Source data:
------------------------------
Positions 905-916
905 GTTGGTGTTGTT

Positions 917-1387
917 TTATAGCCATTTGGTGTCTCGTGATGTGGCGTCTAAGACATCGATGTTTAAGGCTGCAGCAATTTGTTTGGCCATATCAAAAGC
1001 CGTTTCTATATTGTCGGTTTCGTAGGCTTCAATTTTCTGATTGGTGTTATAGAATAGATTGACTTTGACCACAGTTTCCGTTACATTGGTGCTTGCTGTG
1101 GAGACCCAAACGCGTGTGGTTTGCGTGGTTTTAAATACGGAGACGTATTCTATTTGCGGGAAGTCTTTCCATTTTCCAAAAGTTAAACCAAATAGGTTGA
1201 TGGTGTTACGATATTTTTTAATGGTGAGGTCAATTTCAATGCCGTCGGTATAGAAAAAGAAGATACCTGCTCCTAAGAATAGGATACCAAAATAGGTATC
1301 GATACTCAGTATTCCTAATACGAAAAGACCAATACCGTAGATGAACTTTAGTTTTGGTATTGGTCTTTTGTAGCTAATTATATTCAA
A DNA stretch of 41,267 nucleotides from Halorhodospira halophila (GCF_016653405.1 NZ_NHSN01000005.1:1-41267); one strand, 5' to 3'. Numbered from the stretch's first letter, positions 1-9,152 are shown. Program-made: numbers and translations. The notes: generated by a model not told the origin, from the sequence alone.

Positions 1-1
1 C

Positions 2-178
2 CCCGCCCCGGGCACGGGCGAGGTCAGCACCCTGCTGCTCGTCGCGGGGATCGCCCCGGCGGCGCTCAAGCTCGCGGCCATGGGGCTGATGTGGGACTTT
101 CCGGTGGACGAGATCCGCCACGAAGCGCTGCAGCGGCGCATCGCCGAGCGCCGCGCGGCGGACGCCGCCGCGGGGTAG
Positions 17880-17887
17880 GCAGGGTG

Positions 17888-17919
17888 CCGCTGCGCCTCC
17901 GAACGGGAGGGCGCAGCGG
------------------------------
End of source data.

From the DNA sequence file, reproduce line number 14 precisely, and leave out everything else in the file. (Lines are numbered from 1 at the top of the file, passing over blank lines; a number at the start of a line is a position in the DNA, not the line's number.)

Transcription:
101 CCGGTGGACGAGATCCGCCACGAAGCGCTGCAGCGGCGCATCGCCGAGCGCCGCGCGGCGGACGCCGCCGCGGGGTAG